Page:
At the end of the interview, Scaramucci brought out the Bowie knife he had enclosed in a glass case for the occasion. “I got gifts for Stephen, okay?” he said, pulling the sunglasses he had also brought as a prop out of his jacket pocket. “After he hit me so hard for three weeks, he thought I was gonna stab him with that,” he explained to the audience, of the gift. “That’s why it’s in the case, the hermetically sealed case.”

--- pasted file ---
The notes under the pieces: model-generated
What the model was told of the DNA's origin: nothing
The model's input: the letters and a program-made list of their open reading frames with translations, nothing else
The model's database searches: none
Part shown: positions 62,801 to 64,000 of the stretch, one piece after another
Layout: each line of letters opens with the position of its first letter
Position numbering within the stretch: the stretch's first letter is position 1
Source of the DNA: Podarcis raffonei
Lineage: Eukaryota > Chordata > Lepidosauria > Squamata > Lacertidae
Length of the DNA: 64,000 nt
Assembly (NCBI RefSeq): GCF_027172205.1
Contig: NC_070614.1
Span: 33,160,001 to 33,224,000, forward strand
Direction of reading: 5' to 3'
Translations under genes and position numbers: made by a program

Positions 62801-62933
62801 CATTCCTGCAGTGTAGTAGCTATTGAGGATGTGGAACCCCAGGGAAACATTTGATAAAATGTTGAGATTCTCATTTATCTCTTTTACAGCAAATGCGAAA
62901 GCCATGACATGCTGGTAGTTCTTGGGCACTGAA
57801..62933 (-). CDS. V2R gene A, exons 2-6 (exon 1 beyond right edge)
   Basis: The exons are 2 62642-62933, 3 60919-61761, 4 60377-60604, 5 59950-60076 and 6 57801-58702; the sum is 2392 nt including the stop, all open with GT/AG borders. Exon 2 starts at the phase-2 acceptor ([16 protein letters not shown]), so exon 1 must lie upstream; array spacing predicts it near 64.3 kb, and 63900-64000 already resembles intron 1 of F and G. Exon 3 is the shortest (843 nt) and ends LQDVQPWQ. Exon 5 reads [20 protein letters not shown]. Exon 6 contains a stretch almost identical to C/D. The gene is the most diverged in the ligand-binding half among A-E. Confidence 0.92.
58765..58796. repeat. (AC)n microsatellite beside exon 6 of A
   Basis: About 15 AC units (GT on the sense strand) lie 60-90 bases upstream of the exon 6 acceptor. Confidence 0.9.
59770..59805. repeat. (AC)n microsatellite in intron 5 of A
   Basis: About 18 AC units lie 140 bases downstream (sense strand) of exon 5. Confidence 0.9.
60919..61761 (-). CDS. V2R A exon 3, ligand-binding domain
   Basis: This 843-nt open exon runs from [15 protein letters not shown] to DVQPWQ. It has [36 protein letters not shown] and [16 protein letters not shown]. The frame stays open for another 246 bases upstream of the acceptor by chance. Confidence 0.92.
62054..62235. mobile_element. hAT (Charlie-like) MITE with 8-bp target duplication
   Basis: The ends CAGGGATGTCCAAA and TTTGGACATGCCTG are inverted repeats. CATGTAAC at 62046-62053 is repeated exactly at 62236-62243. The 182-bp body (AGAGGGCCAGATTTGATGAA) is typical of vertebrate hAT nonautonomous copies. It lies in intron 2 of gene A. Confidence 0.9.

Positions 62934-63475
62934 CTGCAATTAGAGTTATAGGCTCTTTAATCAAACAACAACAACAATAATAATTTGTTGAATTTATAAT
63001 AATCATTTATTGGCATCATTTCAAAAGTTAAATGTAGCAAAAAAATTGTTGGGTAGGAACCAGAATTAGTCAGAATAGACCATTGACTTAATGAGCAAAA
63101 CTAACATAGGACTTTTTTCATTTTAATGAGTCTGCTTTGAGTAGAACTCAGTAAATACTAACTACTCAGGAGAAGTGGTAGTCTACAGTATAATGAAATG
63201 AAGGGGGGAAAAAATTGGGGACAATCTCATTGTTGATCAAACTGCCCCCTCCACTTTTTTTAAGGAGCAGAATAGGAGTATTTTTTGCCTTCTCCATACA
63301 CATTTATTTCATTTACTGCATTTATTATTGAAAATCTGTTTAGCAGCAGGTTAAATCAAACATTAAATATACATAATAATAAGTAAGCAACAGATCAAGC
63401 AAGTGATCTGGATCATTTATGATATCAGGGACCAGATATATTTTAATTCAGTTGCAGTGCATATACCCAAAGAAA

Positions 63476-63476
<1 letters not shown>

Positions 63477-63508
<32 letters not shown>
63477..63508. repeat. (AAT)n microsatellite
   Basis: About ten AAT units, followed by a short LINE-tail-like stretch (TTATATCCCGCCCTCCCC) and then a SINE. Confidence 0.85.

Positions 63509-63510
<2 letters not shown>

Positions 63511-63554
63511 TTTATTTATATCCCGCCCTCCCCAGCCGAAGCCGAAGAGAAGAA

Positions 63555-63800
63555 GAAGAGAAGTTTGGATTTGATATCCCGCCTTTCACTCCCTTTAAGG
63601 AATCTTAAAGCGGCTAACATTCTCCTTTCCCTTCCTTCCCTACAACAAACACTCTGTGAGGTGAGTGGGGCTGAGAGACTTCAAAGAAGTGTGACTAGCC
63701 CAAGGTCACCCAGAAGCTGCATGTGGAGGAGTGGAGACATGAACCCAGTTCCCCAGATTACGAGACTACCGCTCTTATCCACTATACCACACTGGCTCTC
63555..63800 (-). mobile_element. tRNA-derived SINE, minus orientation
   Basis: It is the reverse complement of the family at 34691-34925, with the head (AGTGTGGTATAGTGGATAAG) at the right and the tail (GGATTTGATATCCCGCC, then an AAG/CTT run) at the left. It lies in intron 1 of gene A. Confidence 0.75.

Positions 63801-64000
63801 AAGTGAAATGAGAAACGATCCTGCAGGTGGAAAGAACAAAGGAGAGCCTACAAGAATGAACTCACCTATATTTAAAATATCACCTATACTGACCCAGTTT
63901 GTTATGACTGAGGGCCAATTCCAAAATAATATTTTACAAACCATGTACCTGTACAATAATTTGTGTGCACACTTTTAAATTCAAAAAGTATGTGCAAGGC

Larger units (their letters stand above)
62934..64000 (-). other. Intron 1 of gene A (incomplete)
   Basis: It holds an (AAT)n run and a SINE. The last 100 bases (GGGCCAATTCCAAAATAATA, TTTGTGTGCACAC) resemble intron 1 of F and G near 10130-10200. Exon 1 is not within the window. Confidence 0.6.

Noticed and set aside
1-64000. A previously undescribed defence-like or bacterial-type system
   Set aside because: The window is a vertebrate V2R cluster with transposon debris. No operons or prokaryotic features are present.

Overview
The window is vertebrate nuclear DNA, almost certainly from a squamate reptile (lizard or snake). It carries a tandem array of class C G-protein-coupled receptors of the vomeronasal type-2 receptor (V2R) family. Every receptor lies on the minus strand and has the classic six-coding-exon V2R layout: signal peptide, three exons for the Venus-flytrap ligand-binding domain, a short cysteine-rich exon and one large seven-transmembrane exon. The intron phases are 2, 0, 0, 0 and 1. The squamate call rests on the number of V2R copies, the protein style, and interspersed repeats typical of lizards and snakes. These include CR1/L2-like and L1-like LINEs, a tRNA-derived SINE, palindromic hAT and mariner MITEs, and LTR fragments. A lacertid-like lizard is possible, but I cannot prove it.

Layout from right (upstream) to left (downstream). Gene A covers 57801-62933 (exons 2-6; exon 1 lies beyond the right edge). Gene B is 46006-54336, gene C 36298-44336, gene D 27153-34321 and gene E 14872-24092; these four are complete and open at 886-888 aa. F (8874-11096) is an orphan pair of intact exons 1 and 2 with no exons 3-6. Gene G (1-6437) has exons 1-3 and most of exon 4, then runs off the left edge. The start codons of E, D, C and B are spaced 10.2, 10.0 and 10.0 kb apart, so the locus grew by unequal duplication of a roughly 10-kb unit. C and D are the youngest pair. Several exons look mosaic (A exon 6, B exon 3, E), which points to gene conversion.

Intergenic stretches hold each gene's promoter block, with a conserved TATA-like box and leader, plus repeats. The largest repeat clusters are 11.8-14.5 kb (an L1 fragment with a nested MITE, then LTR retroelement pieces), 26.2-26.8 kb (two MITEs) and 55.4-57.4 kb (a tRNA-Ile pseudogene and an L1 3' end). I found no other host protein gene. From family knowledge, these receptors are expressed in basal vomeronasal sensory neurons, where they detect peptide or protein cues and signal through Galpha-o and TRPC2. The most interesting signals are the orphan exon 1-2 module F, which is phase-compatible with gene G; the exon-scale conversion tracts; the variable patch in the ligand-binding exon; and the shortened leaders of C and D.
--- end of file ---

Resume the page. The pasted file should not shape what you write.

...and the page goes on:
The joke landed with a thud. Scaramucci had joined Colbert as an act of brand rehabilitation; his appearance, however, ended up accomplishing something very different. It made Scaramucci into a metaphor—for glibness, for myopia, for a way of being in the world that looks on hatred and violence and isn’t sure what to do but make light of it all. I’m not allowed to joke anymore, Scaramucci had told Colbert, at the outset of his interview. I’ve learned that. The line would have been more convincing if it hadn’t been for the one that had preceded it: “I’m kidding!” Scaramucci had said, after telling Colbert that the interview would be off the record. “I’m kidding.”